“It’s important for students to see that we [professors] are scholars,” Hammerling said. “We do write.”

Mocko returned to the project during summer of 2013 when she started revising what she had written for her dissertation. After that summer, Mocko sent in her book proposal to Oxford University Press. The book then went through a reader review process where three scholars in the field gave her feedback.

Once they decided to go ahead with the publication of Mocko’s book, they offered her a contract and set a submission date for her manuscript. She submitted her manuscript the first week of February 2015, and received proofs the last week of June.

Mocko received help from Concordia’s religion department in some informal ways. Previously published authors in the department helped her prepare materials for the publishing contracts. The whole department read a chapter during colloquium where once a month the religion department gets together to read each other’s work.

“We critique it, we argue, we have lots of fun,” Hammerling said. “It allows her to have an outside view.”

During this process, the department helped Mocko with clarification to aiding in the formation of chapters.

“I’ve had a lot of help and support from my colleagues,” Mocko said.

One of Mocko’s highlights of putting the book together was looking through photos for the book. She used many of her own but she also looked online to find photos.

“I spent a lot of time looking for other people’s pictures of these people,” Mocko said.

Then, it was finalized by the end of August and she received an actual book in her hand at the end of October.

Since this was Mocko’s first time writing a book, she said she did not realize how independent the whole process would be.

“It’s a little bit scary to just be writing on your own,” Mocko said.

Mocko thought that Oxford University Press would have more input and there would have been more feedback from readers about content.

“I’ll know that next time I can make more of a point to seek out readers for content,” Mocko said.

The book was released in early November.

Mocko plans to publish another book, which will be a follow-up about the chronological political history of the monarchy of Nepal. Large sections of her dissertation will show up in this book. Mocko is unsure when this book will be ready for publication, but it will not be within the next couple of years.

“She’s had to work hard to get to this point,” Hammerling said.

The religion department is proud of Mocko’s accomplishment with the publication of her book.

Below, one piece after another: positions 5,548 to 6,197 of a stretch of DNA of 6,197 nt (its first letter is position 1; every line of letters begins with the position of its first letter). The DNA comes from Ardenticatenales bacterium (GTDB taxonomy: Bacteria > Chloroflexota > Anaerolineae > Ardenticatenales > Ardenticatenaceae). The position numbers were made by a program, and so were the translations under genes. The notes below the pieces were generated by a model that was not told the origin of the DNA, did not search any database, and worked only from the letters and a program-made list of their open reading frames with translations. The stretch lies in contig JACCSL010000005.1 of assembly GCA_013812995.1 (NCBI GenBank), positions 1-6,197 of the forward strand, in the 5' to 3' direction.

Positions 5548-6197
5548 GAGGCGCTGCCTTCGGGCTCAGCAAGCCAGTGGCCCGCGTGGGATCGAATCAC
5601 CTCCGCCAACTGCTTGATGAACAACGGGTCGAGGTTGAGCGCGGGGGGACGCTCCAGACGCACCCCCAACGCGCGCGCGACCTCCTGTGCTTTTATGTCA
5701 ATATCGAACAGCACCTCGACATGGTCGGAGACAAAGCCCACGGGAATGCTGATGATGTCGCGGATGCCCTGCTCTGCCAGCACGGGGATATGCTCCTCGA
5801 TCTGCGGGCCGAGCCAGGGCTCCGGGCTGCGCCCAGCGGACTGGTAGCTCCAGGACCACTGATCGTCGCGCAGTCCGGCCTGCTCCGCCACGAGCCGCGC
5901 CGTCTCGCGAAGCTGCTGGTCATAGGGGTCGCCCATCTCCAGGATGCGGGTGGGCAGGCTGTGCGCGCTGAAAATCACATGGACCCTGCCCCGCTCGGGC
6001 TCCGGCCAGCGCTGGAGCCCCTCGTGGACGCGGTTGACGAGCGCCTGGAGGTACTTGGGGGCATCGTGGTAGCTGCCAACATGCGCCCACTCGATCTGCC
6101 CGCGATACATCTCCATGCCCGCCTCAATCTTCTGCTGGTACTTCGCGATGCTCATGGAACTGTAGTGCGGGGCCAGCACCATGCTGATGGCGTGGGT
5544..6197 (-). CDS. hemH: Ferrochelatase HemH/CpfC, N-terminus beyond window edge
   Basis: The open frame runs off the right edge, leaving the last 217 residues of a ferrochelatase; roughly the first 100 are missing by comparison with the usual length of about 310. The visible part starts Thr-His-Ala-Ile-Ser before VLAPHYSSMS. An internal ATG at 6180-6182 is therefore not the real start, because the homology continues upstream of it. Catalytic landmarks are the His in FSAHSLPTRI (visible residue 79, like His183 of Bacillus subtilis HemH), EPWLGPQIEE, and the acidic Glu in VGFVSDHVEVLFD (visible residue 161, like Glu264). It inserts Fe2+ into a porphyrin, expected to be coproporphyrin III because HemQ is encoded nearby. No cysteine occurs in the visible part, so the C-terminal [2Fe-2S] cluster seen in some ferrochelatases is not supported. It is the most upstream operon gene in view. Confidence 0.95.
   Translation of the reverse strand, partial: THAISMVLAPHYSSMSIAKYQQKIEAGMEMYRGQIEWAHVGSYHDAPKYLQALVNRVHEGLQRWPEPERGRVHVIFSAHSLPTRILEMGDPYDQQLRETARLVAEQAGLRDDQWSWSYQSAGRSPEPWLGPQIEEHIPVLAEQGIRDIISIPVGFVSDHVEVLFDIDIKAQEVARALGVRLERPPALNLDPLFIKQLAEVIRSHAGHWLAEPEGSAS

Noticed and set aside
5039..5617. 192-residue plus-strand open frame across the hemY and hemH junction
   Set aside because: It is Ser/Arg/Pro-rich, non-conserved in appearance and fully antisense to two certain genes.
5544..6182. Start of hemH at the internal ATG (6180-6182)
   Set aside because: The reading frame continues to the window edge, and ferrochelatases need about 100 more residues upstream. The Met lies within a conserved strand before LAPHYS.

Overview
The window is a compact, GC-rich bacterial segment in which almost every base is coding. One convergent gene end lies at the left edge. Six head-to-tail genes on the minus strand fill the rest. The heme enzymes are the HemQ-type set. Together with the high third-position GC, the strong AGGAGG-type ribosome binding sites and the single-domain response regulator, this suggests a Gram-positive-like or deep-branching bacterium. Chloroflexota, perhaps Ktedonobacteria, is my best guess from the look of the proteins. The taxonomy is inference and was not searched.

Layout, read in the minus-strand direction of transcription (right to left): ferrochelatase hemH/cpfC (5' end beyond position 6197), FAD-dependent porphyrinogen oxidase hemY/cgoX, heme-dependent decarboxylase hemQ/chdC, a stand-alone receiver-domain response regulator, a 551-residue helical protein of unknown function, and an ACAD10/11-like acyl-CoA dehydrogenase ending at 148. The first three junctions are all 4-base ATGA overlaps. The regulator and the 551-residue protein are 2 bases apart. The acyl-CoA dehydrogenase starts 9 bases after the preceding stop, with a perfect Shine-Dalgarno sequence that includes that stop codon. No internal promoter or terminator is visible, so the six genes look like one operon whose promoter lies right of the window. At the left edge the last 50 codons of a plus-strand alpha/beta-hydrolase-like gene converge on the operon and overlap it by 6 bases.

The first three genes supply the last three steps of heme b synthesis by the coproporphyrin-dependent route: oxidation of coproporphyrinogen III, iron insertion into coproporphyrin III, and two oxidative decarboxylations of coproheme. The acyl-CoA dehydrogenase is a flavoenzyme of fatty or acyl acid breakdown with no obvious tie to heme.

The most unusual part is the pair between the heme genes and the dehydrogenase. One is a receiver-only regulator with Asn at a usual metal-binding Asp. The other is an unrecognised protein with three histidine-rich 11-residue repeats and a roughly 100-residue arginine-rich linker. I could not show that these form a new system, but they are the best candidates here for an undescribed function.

“We live off of each other’s reputations,” Hammerling said. “We are proud of each other.”

Administrative assistant of the religion department Elizabeth Cronin said the religion department will plan a reception to celebrate.

“It’s definitely a significant achievement,” Cronin said. “It’s really cool early in her career to have something like this.”

Mocko has been given the opportunity to do more research abroad through a two-year research grant of $50,000 dollars from the John Templeton Foundation for The Enhancing Life Project.

During this time, Cronin said Mocko will attend three seminars along with continuing her research.

“It’s pretty exciting for her,” Cronin said.

Thirty-five individuals from around the world received this grant to investigate “an essential aspiration of human beings that moves persons and communities into the future” according to The Enhancing Life Project’s website.

People of all different backgrounds will be working on the research through the grant. Mocko said she knows of one neuroscientist working with aging, a museum scholar working with medical ethics and a business scholar examining market behaviors.

Mocko’s project is called “Incentivizing Asceticism.” She will be looking at the idea of merit in Theravada Buddhism and Jainism. Mocko said both traditions have the idea that if an individual completes a positive act for his or her religion, the person will receive affirmative feedback.

Her hypothesis is if humans live in a world where it is going to be necessary to cut back on possessions and items in the future, the practice of religion may provide insight on how to diminish the need for materials.

“You need to incentivize the act of giving something up,” Mocko said.

In order to research her hypothesis, Mocko will be going to Asia to ask people about this. Again, she will be working in the field, talking to people.

Along with this, Mocko is required to teach a course that is related to her research. In the spring of 2016 and spring of 2017 Mocko will be teaching REL 210.